The Table of Nations
By Amy Gentry
“These are the clans of Noah’s sons, according to their lines of descent, within their nations. From these the nations spread out over the earth after the flood.” Genesis 10:32
With the rest of humanity destroyed in the flood you would assume these family clans would stick close to each other working towards the common good of building a new society that was far from evil. Wrong.
A list of Noah’s great-grandsons reads like a map of the Old Testament. You recognize tons of names, but unfortunately Ham’s decedents would one day become enemies to Israel. How could this be? How could all of humanity get wiped out, setting the scene for a fresh start and then we end up with a family warring against itself?
Consider this question:
How could God deliver His people if there was nothing to deliver them from?
The generations to come after Ham were many yet the house of Ham is under a divine curse. According to Matthew Henry’s Concise Commentary, “Those that are under the curse of God, may, perhaps, thrive and prosper in this world; for we cannot know love or hatred, the blessing or the curse, by what is before us, but by what is within us.”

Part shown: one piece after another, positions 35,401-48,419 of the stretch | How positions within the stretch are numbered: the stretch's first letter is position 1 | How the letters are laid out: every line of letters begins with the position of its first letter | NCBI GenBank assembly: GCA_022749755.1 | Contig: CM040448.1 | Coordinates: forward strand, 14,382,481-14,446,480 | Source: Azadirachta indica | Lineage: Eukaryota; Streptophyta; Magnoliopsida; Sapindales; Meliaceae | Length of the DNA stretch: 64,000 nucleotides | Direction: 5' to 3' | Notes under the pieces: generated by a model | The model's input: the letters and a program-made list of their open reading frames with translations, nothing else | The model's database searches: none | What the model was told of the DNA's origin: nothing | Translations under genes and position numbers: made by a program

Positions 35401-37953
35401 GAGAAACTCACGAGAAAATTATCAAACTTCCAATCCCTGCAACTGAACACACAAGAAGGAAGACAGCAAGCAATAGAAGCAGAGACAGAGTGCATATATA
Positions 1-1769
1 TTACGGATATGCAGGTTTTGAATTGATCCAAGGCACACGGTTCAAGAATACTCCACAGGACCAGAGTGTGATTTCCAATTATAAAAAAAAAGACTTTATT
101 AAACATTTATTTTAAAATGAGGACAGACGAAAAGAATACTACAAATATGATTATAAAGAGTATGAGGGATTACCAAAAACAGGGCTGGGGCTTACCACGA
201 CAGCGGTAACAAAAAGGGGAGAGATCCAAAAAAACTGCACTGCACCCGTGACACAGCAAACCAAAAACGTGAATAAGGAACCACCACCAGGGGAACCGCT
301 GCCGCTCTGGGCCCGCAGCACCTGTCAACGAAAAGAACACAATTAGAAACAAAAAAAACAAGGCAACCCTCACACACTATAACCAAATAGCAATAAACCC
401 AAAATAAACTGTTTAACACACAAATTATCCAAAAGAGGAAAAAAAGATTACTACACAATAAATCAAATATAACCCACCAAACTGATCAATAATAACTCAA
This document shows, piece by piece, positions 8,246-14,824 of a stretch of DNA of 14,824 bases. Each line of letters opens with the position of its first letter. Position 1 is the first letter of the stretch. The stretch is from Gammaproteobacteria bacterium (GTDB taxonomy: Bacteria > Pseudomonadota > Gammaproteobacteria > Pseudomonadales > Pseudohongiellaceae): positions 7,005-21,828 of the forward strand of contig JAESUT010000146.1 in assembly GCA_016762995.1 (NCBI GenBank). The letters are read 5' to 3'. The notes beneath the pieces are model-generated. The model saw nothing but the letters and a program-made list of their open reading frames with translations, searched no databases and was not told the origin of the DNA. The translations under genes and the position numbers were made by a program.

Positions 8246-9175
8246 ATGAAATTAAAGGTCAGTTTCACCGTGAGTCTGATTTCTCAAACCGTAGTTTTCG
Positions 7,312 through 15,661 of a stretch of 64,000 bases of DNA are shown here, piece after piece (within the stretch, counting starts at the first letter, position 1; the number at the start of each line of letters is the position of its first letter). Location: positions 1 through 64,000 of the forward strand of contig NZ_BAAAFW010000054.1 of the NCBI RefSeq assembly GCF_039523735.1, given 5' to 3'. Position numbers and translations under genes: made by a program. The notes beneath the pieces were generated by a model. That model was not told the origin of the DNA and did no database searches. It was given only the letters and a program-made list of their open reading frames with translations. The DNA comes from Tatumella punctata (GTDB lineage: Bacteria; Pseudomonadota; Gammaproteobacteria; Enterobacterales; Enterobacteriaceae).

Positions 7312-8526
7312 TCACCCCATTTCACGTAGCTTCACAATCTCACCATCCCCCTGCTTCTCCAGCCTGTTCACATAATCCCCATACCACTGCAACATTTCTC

Ham has a crop of decedents and favorable land but would not ultimately inherit the blessing from the Lord. However, in Shem’s line we find Abram, Isaac, and Jacob.
All of the warring within this family, Noah’s family, is a prequel to a much bigger battle. One that ultimately will lead Christ to the cross.
"For my thoughts are not your thoughts, neither are your ways my ways,"
declares the LORD.” Isaiah 55:8